Vanderbilt Memory and Aging Project (VMAP)

Established in 2012, the Vanderbilt Memory and Aging Project (VMAP) is a longitudinal study investigating vascular health and brain aging. VMAP was among the first studies to integrate imaging and fluid biomarkers to better understand how cardiovascular and cerebrovascular health affect brain health in older adults. Understanding the vascular contributions to the multiple pathways of Alzheimer's pathology offers researchers a chance to identify intervention targets much earlier in the disease process. 

In 2020, the Vanderbilt Memory and Alzheimer's Center received two important grants from the NIH to support the expansion of the VMAP cohort. These funds will nearly triple the existing cohort size, expanding possibilities for scientific discovery.

 

VMAP data collection

 

Cohort Expansion

We are currently recruiting participants to expand the original VMAP cohort. VMAP study data is helping scientists understand the complexities of Alzheimer's disease so that we can identify prevention strategies and treatments. By participating in research, you help create a healthier world for future generations.

We encourage anyone age 50 or older to join our participant registry. If you qualify for VMAP or another one of our research studies, we will contact you. 

 

Join our participant registry

 

Study Procedure & Data Collection

The original VMAP cohort included 335 community-dwelling participants age 60-92, including 168 individuals with mild cognitive impairment (MCI) and 167 cognitively normal adults. At baseline, participants complete a physical and frailty examination, fasting blood draw, neuropsychological assessment, echocardiogram, cardiac MRI, and brain MRI. A subset undergo 24-hour ambulatory blood pressure monitoring and lumbar puncture for cerebrospinal fluid collection.

 

Data collection types

 

 

Vascular Health and Brain Aging

The unique value of VMAP lies in its emphasis on cardiovascular and cerebrovascular drivers of cognitive changes and memory loss in aging adults. For decades, research in the Alzheimer’s field has focused on the origins of amyloid, the protein that abnormally accumulates to form plaques in the brain. However, it is increasingly recognized that Alzheimer’s disease (AD) is much more complex. Vascular health in the brain may be an essential driver of phosphorylated tau, the second abnormal protein that accumulates in Alzheimer’s disease that is closely linked to cognitive decline. 

To date and among other findings, researchers working with data from VMAP have shown:

  • Older people who have suboptimal blood flow from their hearts also have blood flow reductions in the temporal lobe regions of the brain where Alzheimer’s pathology first begins 
  • In brain MRIs in older adults, fluid-filled spaces around cerebral small vessels are associated with compromised cognitive abilities
  • Greater stiffness of the aorta, the body’s main artery from the heart, is associated with lower cerebral blood flow and may play a role in cognitive decline
     

 

 

Key Publications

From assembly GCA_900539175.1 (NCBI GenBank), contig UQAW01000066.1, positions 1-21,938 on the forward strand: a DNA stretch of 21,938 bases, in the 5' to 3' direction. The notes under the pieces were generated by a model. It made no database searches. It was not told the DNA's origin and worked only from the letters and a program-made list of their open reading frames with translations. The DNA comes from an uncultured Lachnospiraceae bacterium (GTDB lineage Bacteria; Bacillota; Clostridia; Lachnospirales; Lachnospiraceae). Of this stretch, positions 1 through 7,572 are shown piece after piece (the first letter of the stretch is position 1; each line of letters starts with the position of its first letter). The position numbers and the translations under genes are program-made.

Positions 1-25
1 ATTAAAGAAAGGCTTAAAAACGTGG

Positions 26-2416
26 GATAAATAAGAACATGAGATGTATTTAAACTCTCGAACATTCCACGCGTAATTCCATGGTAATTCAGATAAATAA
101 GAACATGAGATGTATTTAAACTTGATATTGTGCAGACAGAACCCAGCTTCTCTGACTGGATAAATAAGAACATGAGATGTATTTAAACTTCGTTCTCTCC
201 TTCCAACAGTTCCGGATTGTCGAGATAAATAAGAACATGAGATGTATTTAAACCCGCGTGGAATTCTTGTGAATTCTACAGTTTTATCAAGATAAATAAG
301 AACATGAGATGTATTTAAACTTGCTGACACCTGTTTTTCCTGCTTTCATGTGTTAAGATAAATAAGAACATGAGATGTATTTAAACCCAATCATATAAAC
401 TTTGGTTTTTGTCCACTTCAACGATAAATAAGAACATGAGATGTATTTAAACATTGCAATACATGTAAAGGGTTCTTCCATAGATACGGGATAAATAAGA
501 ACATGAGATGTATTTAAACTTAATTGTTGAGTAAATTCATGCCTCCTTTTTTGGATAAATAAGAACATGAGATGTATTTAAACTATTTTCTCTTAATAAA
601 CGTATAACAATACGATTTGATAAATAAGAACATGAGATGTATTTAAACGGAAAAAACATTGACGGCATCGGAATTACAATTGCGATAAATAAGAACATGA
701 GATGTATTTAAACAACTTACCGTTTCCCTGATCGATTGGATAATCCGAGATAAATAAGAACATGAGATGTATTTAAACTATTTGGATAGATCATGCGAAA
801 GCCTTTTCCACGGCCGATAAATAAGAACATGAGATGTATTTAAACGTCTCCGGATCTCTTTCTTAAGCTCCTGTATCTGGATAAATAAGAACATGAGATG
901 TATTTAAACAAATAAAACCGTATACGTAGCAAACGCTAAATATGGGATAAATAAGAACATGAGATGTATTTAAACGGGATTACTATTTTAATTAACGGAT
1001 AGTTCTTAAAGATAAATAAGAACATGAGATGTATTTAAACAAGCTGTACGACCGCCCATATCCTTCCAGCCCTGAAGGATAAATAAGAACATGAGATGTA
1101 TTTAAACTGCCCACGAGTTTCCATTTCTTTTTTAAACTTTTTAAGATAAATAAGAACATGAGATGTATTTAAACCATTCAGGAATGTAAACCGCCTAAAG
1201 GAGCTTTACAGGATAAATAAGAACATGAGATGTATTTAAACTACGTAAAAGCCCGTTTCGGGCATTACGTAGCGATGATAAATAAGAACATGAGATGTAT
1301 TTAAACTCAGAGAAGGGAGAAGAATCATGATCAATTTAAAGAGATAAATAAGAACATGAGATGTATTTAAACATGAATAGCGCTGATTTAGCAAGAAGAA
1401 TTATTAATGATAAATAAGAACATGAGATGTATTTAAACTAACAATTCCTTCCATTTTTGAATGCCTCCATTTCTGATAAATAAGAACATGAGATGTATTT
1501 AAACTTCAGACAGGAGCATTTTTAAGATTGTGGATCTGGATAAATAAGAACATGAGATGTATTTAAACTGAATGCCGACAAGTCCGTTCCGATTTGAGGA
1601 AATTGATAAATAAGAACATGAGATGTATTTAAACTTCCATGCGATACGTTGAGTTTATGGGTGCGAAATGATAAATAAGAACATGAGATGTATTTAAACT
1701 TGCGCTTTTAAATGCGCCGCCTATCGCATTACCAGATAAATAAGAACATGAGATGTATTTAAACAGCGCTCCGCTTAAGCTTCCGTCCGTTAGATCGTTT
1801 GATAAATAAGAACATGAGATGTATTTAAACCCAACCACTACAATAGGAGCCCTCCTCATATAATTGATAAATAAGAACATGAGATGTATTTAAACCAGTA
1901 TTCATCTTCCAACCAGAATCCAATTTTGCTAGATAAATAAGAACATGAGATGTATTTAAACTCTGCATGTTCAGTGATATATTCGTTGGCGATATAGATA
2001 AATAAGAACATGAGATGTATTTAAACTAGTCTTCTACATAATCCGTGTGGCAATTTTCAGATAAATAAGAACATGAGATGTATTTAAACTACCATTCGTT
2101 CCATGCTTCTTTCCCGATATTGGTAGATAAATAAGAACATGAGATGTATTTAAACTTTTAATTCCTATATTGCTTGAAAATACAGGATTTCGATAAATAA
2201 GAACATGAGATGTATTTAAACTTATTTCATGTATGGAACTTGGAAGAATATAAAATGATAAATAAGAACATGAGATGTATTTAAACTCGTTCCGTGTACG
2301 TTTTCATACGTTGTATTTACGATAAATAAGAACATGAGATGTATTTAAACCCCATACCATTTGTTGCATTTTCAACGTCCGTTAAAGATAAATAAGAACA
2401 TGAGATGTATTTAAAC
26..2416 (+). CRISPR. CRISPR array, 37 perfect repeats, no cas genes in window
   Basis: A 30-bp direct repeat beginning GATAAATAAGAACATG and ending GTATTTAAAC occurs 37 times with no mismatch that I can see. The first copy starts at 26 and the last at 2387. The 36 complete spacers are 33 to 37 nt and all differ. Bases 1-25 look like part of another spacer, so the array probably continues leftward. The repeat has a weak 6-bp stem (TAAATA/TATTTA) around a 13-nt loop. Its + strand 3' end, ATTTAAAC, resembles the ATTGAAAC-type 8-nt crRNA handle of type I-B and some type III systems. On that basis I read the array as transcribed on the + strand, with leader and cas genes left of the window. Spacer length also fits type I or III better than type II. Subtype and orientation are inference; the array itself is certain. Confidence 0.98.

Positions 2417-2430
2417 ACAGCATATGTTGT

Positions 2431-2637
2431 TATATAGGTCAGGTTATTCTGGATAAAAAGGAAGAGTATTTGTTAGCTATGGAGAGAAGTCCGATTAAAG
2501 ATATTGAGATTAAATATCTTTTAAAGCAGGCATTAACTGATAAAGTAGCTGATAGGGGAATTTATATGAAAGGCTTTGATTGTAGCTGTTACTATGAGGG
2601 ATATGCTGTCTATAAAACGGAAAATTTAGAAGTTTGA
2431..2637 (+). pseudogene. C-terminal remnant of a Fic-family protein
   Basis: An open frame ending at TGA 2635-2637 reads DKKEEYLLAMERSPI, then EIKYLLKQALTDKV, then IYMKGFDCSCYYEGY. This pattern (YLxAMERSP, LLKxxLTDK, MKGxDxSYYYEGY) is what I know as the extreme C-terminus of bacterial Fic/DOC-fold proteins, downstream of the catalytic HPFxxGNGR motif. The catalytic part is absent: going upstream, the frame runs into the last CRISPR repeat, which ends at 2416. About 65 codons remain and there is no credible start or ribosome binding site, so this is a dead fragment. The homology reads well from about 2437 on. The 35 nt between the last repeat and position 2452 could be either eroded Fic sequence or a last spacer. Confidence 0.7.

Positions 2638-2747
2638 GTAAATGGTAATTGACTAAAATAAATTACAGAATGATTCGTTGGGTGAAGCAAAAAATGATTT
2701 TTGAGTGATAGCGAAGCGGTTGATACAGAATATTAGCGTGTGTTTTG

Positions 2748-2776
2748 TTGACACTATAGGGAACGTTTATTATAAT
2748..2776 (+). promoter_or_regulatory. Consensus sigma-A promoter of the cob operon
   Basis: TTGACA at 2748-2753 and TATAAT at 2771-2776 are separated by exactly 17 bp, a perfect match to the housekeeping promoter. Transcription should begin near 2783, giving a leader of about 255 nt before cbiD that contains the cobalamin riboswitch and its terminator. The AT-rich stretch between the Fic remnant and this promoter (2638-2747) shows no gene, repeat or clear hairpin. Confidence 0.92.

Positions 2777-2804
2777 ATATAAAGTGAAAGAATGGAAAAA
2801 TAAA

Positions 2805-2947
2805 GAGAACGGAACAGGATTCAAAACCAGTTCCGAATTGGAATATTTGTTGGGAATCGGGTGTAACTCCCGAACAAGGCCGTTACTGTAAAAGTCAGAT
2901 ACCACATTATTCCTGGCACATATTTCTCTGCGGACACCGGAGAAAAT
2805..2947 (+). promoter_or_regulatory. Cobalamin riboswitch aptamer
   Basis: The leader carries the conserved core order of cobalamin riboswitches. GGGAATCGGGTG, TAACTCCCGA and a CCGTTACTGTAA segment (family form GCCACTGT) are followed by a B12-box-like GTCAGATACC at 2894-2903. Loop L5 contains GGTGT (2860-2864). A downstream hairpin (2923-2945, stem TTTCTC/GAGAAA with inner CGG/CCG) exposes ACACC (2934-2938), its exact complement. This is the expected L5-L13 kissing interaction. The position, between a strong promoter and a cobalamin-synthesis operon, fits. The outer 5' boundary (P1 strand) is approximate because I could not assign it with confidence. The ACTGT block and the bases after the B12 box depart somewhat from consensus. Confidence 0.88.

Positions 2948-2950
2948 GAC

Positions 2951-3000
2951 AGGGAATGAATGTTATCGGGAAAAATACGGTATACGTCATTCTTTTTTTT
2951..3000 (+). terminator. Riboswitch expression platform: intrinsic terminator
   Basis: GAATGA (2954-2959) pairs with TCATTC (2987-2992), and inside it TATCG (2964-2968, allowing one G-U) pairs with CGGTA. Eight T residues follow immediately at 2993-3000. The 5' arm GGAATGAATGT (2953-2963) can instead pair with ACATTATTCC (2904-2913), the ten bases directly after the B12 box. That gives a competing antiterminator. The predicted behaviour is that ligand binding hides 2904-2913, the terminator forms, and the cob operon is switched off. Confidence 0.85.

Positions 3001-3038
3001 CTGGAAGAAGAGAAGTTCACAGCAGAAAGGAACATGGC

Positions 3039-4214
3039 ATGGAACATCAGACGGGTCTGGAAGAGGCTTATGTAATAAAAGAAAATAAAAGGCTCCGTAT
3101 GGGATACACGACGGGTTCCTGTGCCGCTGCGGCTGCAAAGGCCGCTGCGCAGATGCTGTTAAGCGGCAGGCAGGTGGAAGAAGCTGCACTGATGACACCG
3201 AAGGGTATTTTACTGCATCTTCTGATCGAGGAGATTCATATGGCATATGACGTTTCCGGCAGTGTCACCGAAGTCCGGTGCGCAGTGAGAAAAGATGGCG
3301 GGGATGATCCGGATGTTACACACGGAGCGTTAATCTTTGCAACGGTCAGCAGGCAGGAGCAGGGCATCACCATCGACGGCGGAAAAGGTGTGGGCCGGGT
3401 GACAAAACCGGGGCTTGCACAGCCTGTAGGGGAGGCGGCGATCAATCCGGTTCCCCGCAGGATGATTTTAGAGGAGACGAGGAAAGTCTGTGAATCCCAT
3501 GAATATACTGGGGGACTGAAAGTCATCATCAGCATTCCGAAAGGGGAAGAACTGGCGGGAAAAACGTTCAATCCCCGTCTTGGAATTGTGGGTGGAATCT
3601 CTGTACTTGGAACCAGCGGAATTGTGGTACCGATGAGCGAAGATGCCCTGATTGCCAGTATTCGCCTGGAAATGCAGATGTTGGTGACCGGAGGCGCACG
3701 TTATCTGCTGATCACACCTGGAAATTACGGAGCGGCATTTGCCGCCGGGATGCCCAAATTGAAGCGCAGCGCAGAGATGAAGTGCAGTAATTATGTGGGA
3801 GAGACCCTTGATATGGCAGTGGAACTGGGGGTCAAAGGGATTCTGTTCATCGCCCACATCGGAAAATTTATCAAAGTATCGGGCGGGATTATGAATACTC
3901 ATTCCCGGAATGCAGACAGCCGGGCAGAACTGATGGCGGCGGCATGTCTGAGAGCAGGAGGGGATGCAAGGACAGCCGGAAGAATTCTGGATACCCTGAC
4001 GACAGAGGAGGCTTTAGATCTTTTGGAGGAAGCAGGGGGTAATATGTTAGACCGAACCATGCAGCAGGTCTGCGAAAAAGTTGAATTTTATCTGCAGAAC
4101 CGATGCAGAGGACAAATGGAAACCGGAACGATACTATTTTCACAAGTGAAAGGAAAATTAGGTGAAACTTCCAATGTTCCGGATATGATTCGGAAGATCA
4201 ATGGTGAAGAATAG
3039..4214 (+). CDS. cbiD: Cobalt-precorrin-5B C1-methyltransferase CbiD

Jefferson AL, Liu D, Gupta DK, Pechman KR, Watchmaker JM, Gordon EA, Rane S, Bell SP, Mendes LA, Davis LT, Gifford KA, Hohman TJ, Wang TJ, Donahue MJ. Lower cardiac index levels relate to lower cerebral blood flow in older adults. Neurology. 2017;89(23):2327-2334.


Passiak BS, Liu D, Kresge HA, Cambronero, FE, Pechman KR, Osborn KE, Gifford KA, Hohman TJ, Schrag MS, Davis L T, Jefferson AL. Perivascular spaces contribute to cognition beyond other small vessel disease markers. Neurology. 2019;92(12):e1309-e1321.


Jefferson AL, Cambronero FE, Liu D, Moore EE, Neal JE, Terry JG, Nair S, Pechman KR, Rane S, Davis LT, Gifford KA, Hohman TJ, Bell SP, Wang TJ, Beckman JA, Carr JJ. Higher Aortic Stiffness Is Related to Lower Cerebral Blood Flow and Preserved Cerebrovascular Reactivity in Older Adults. Circulation. 2018;138(18):1951-1962.


Moore EE, Gifford KA, Khan OA,  Liu D, Pechman K R, Acosta L, Bell, SP, Turchan M, Landman BA, Blennow K, Zetterberg H, Hohman TJ, Jefferson AL. Cerebrospinal fluid biomarkers of neurodegeneration, synaptic dysfunction, and axonal injury relate to atrophy in structural brain regions specific to Alzheimer's disease. Alzheimers Dementia. 2020;16(6):883-895.

Moore EE, Liu D, Pechman KR, Acosta LMY, Bell SP, Davis LT, Blennow K, Zetterberg H, Landman BA, Schrag MS, Hohman TJ, Gifford KA, Jefferson AL. Mild cognitive impairment staging yields genetic susceptibility, biomarker, and neuroimaging differences. Frontiers in Aging Neuroscience. 2020;12:139.

Osborn KE, Liu D, Samuels LR, Moore EE, Cambronero FE, Acosta LMY, Bell SP, Babicz MA, Gordon EA, Pechman KR, Gifford KA, Hohman TJ, Blennow K, Zetterberg H, Jefferson AL. Cerebrospinal fluid β-amyloid42 and neurofilament light relate to white matter hyperintensities. Neurobiology of Aging, 2018;68:18-25. 

Archer DB, Moore EE, Shashikumar N, Dumitrescu L, Pechman KR, Landman BA, Gifford KA, Jefferson AL, Hohman TJ. Free-water metrics in medial temporal lobe white matter tract projections relate to longitudinal cognitive decline. Neurobiology of Aging. 2020;94:15-23. 


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Vanderbilt Memory and Alzheimer’s Center
Vanderbilt University Medical Center

1207 17th Avenue South
Nashville, TN 37212

615-322-8676

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